Once inside, the two robbers dressed as Boston policemen and cut Rembrandt’s The Storm on the Sea of Galilee and Vermeer’s The Concert from their frames. They collected nine other [paintings] before leaving the museum never to be seen again.

In my novel, The Perfect Crime, I build on the fact that the stolen items have never been found and that the thieves have never been caught. To construct my plot, I created a character who comes to the museum with the stated purpose of repairing the famous Cavelli guitar. His real purpose is far different and leads to the robbery.

What happens to the artwork after the robbery is a major theme of my novel. It is that theme that takes the reader to Rome where most of the novel takes place.

Did you receive any push-back from the museum, or any reaction from it at all, as you were writing or after the book was published?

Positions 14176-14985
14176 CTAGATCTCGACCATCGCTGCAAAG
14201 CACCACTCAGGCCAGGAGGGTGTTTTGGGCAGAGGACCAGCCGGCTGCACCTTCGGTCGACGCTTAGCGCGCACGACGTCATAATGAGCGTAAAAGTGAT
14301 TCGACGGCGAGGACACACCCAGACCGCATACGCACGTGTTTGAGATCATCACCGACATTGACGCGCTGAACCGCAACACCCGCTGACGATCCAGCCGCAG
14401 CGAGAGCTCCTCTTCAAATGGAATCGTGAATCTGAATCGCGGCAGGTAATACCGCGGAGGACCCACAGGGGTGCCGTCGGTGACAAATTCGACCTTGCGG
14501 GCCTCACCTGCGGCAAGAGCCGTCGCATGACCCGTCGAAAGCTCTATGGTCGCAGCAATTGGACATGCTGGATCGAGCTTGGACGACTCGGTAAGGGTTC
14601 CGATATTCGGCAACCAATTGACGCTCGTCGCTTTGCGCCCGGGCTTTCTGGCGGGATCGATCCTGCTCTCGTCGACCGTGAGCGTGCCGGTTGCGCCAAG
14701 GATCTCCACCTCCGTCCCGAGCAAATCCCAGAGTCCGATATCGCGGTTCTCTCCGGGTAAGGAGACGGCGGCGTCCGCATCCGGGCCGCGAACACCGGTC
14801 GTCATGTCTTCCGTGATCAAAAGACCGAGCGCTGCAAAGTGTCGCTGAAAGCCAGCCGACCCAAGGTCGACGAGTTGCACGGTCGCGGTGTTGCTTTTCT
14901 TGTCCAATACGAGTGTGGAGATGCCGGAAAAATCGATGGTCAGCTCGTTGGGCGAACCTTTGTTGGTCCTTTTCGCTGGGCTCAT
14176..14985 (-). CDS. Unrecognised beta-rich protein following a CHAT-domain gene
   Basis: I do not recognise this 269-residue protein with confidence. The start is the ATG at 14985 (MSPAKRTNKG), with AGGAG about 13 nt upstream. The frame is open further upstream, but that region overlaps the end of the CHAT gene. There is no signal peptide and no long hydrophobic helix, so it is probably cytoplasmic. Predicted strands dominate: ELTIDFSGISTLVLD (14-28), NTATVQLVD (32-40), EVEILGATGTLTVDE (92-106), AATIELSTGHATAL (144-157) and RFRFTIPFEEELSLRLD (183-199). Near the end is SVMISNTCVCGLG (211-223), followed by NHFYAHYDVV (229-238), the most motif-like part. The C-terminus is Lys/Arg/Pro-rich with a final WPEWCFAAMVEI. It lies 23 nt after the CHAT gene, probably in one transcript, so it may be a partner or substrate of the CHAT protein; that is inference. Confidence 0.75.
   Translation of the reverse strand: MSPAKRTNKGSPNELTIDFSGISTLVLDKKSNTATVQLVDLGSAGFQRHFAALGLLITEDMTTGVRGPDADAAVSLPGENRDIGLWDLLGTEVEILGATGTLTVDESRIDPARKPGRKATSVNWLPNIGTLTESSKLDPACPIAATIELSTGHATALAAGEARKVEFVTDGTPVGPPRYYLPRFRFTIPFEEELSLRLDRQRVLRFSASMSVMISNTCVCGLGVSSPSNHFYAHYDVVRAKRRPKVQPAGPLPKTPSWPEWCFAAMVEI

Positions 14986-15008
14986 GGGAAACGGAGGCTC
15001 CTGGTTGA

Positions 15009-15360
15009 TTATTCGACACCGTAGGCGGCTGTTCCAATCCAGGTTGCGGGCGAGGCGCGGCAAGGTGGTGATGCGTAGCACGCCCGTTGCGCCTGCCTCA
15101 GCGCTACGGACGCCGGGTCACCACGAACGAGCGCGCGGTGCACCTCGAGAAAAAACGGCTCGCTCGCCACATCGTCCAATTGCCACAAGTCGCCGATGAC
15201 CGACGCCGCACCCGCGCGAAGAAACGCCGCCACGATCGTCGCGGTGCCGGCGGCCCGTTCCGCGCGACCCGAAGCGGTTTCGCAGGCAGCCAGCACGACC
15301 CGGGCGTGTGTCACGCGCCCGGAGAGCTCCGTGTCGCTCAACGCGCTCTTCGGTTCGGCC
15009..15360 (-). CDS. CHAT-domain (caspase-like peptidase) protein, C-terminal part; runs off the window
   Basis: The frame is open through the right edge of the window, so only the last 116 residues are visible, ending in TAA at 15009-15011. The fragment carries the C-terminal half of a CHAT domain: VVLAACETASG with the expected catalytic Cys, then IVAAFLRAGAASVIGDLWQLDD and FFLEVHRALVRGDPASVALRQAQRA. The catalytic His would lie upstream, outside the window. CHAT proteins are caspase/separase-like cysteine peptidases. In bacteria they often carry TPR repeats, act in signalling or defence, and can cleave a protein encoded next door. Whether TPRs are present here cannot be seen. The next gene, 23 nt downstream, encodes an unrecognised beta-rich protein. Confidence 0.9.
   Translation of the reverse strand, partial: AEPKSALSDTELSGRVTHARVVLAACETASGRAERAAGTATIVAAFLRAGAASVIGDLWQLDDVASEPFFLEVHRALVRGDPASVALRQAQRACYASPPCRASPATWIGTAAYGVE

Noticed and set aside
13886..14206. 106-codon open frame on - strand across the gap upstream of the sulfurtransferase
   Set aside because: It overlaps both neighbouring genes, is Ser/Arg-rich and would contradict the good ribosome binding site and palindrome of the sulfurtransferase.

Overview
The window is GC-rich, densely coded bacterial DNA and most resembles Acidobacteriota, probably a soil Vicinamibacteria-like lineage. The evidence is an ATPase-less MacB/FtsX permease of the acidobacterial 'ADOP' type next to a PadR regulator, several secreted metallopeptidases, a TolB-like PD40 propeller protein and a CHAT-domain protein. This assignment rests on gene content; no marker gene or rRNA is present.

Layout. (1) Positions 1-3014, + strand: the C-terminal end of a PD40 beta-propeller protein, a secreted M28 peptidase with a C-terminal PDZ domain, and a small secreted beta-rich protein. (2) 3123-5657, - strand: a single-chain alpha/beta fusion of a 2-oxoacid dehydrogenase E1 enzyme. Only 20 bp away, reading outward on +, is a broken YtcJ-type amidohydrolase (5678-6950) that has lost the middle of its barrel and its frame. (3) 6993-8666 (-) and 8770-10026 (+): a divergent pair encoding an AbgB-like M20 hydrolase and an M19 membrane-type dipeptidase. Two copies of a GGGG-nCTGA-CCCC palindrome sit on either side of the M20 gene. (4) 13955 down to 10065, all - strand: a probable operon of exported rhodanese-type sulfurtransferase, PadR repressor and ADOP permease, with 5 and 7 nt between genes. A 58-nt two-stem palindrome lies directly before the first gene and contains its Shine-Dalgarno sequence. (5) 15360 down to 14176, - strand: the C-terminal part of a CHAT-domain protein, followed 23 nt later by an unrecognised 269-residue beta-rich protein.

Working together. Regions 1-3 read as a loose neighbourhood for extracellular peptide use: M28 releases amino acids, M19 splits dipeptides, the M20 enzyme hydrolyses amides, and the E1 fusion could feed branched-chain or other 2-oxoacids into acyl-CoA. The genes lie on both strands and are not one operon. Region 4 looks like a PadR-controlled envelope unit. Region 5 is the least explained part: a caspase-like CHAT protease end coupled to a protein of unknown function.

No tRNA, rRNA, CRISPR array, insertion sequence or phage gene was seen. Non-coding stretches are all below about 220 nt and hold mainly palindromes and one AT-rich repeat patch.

Larry Maness at work, and the Gardner Museum’s courtyard. Photo Sources: Larry Maness and (for the courtyard) Jen Shishmanian on Unsplash

In your first novel in the series, The Last Perdoux, you explore a mystery that involves art stolen by the Nazis in World War II. Was there a certain moment in time when you had an ah-ha moment, realizing that it was fertile ground to explore in a book — and fertile ground for a book series that uses stolen art as a binding theme?

What first captured my attention was how easily a man’s life can be upended. Stolen artwork was an added element.

The idea for creating Theo Perdoux, a man with a fascinating past he knew nothing about since he had been adopted, came from a true story I read about in a newspaper. It seems a middle-aged man from Boston was located by a Spanish attorney with news that his biological mother had recently died in Barcelona. She left him her art collection in her will. The news overwhelmed this man and upended his life in various ways. Most of those ways were not pleasant.